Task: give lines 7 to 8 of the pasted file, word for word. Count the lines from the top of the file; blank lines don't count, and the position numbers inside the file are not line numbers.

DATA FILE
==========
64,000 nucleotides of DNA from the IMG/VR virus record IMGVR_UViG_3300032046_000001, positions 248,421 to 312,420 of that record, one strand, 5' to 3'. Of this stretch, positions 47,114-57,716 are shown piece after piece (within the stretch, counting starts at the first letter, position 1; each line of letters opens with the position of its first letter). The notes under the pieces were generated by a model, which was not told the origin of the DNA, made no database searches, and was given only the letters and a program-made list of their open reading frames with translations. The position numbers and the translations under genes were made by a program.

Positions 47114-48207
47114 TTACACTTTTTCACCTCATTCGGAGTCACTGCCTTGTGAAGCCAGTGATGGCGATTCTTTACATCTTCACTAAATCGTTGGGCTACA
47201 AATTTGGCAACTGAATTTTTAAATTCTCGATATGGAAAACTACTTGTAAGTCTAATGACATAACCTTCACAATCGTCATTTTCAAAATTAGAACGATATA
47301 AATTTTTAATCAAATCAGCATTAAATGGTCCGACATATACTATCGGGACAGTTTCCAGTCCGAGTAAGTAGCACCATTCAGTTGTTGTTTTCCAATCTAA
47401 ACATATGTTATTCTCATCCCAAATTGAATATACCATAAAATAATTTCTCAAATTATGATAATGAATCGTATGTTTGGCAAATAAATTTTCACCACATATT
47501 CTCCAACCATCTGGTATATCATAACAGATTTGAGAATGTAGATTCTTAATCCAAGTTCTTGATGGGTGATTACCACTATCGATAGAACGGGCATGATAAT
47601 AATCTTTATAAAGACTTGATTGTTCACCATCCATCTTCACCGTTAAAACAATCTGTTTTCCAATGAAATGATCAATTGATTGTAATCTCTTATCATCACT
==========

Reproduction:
47501 CTCCAACCATCTGGTATATCATAACAGATTTGAGAATGTAGATTCTTAATCCAAGTTCTTGATGGGTGATTACCACTATCGATAGAACGGGCATGATAAT
47601 AATCTTTATAAAGACTTGATTGTTCACCATCCATCTTCACCGTTAAAACAATCTGTTTTCCAATGAAATGATCAATTGATTGTAATCTCTTATCATCACT